7. To bake: Cover lasagna with foil and bake for 25 minutes.  Uncover and bake for 15 minutes more, until top is browned and bubbly.  Remove and let cool for 5-10 minutes.
Dinner · Vegetarian

Winter Squash and Spinach Pizza

winter squash pizza

This recipe is inspired by Picco, a lovely restaurant located in Boston’s South End. While everything on the menu is top notch, my absolute favorite thing to order is the pizza covered in butternut squash, brussels sprouts, and a generous amount of fontina cheese.

For my rendition of this recipe, I decided to skip the red sauce and start with a foundation of white pizza.  I didn’t have any brussels sprouts on hand, so I replaced them with a few handfuls of fresh spinach.  I also added a few caramelized onions, since I love their sweet and savory flavor (hint: if you’re in a rush, add some balsamic vinegar to the onions near the end of cooking.  This creates a similar flavor, but takes about half the time!).

Winter Squash and Spinach Pizza Recipe


  • Pizza dough (I suggest this recipe, but you can also buy some at your local grocery store)
  • mozzarella cheese, grated
  • ricotta cheese
  • a few handfuls of spinach
  • 1/2 butternut squash, cubed
  • 1 garlic clove, minced
  • 1 medium onion
  • cornmeal
  • olive oil


  1. Heat the oven to 400 degrees.  Toss the cubes of butternut squash in olive oil, season with salt and pepper, and place on a prepared baking sheet. Roast for 20-30 minutes, testing for doneness with a fork. Don’t overcook, since the butternut squash will roast for 10 minutes more on top of the pizza.
  2. Cut the onion in half and slice into thin half moons. Heat oil in a small skillet on low and add onions.  Cook for about 20 minutes, or until onions are evenly golden brown and caramelized.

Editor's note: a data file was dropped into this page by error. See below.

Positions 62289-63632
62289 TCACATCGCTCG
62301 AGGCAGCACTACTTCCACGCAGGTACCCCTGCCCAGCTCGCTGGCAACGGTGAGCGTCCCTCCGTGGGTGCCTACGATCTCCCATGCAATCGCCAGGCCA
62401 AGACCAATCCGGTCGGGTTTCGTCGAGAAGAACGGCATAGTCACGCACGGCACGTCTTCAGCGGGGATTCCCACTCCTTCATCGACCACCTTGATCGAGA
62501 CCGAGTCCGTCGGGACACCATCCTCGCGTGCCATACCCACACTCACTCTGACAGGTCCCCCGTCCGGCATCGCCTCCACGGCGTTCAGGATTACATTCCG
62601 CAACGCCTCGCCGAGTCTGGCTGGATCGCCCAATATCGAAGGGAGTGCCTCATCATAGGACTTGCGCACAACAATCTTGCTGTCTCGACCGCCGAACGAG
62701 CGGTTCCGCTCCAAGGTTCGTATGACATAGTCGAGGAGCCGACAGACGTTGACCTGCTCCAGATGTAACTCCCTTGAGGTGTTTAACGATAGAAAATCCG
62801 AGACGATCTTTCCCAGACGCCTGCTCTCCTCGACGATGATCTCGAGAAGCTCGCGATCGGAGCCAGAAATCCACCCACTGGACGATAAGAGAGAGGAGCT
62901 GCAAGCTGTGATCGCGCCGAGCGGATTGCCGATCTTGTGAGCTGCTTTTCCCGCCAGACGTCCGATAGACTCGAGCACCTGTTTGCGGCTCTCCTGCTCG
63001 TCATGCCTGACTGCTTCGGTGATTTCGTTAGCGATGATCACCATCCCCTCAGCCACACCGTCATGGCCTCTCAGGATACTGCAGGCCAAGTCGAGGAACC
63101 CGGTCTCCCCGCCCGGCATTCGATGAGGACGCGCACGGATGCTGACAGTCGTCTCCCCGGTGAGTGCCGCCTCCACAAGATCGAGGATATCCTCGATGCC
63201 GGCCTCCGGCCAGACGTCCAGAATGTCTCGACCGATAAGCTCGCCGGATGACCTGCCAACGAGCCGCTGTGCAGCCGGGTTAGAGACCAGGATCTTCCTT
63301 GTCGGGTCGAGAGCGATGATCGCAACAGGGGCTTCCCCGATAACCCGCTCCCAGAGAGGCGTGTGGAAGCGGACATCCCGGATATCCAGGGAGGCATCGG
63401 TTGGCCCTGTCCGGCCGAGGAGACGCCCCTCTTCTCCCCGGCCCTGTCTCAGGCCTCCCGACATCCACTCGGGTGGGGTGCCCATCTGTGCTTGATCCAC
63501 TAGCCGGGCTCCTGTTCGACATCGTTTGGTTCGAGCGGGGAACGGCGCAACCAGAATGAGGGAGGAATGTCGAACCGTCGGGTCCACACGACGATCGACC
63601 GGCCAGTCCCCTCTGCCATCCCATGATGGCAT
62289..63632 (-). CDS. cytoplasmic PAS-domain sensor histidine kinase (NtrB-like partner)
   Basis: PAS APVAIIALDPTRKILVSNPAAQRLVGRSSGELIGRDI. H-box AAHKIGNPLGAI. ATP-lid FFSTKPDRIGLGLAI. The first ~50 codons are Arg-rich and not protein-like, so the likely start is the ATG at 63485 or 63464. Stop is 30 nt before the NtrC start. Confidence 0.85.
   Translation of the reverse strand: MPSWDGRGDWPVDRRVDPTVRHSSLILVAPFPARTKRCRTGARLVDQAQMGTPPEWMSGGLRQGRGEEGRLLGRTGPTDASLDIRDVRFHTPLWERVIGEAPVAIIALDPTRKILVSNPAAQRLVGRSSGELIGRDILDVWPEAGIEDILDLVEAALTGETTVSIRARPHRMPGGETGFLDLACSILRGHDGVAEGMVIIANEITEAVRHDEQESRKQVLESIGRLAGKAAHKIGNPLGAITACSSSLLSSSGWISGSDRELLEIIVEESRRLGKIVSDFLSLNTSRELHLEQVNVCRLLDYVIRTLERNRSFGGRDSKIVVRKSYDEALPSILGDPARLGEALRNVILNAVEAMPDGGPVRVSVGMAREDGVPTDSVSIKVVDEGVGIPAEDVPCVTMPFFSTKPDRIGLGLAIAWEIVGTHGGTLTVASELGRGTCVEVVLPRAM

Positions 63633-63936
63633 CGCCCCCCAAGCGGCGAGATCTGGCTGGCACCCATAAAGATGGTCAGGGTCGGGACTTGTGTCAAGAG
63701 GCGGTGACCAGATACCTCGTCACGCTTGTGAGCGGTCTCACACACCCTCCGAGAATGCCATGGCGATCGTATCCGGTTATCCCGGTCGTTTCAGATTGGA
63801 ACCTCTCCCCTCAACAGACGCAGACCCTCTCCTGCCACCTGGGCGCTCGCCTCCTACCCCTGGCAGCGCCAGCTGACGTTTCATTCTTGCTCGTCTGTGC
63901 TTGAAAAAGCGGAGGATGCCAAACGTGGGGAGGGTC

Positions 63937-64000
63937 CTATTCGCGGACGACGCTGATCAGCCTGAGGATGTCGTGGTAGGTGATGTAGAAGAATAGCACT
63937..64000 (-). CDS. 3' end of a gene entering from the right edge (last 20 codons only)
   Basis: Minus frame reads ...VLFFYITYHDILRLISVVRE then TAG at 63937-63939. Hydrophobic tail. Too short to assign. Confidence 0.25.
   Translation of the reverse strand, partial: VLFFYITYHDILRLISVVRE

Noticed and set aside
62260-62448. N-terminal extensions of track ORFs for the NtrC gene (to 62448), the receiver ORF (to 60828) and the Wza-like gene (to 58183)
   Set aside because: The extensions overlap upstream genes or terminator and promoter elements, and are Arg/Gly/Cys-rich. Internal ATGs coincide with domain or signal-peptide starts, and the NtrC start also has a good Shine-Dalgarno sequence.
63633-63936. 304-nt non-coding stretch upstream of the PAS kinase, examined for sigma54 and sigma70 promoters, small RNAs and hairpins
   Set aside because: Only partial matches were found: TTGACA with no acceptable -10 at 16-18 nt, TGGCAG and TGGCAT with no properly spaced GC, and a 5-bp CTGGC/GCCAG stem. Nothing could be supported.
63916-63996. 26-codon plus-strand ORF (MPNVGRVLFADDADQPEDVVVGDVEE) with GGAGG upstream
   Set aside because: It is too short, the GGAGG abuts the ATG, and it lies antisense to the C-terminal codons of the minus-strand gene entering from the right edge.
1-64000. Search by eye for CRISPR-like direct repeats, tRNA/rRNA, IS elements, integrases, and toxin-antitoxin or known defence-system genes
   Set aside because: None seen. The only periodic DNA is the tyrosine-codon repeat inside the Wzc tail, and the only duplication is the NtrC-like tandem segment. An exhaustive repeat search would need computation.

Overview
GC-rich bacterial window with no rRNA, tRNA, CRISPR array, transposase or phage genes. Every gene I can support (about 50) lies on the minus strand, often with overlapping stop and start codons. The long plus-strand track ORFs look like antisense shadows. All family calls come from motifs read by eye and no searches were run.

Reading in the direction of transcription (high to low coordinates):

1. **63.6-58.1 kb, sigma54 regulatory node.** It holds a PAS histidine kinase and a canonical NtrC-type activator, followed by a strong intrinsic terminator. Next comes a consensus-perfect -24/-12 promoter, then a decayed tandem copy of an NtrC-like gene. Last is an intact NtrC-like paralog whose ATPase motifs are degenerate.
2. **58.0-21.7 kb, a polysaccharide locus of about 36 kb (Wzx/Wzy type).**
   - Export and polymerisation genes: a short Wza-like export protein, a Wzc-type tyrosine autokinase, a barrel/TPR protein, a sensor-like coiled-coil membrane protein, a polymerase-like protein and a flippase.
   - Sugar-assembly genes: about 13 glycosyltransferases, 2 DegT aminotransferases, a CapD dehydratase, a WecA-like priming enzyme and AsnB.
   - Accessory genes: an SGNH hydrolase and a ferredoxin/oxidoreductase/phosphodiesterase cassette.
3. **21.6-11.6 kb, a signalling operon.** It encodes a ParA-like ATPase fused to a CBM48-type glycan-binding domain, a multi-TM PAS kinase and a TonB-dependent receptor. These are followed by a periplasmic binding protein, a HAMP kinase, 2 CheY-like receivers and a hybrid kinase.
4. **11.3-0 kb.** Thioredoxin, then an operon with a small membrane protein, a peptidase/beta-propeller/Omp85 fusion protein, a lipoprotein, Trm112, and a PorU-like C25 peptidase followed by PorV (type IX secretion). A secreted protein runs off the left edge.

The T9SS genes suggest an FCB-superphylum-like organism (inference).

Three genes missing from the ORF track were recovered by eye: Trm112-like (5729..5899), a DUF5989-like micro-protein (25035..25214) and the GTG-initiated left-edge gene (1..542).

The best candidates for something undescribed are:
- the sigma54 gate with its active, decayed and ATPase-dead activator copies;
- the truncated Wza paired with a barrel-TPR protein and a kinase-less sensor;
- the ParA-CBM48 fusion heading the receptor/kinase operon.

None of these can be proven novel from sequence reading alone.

3. In the meantime, spread cornmeal out onto a large baking pan.  Stretch the pizza dough so that it is uniformly thin and fits nicely into the baking pan. Rub stretched dough with a light layer of olive oil.

Assemble the Pizza:

  1. Increase oven temperature to 450 degrees.
  2. Spread mozzarella cheese evenly over the pizza dough. Using a medium sized spoon, scoop ricotta out of the container and drop onto the pizza. Continue this process 10-15 more times, until pizza is evenly covered. Sprinkle spinach over the entire pizza. Use a few handfuls, keeping in mind that the spinach will shrink during cooking.
  3. Top pizza with minced garlic, caramelized onions, and cooked butternut squash cubes. Place in the hot oven and cook for 10-12 minutes, or until pizza is evenly browned.  Remove and let cool before serving.
Dinner · Vegetarian

Homemade Pizza

photo (2)

My first attempt at homemade pizza was a complete flop. My friend decided to make it using a bread maker, assuming that the huge machine would make the process rather foolproof. But, boy were we wrong.  When we went to remove the dough after kneading, the entire thing was a liquid mess.  We tried as hard as we could to mold it into some semblance of a pizza, but it just wasn’t meant to be.  To salvage the meal, we cooked up a quick batch of penne and topped it off with our prepared pizza sauce and chopped veggies.  While there was no nicely bubbling crust or melty mozzarella cheese, we were still happily full.

After that experience, I pretty much gave up on making my own pizza dough.  I found a local shop that sold it pre-made, and that became my go-to way of hosting a pizza party. I still experimented with homemade sauces and fancy toppings, but the dough was not something I was eager to try again.

Recently, however, I had a renewed desire to make my own dough.  My coworker always talked about how easy it was, and I wanted to get over my fear of yeasty doughs.  So, I googled a dough recipe, took out my KitchenAid mixer (definitely instrumental in this process), and got to work.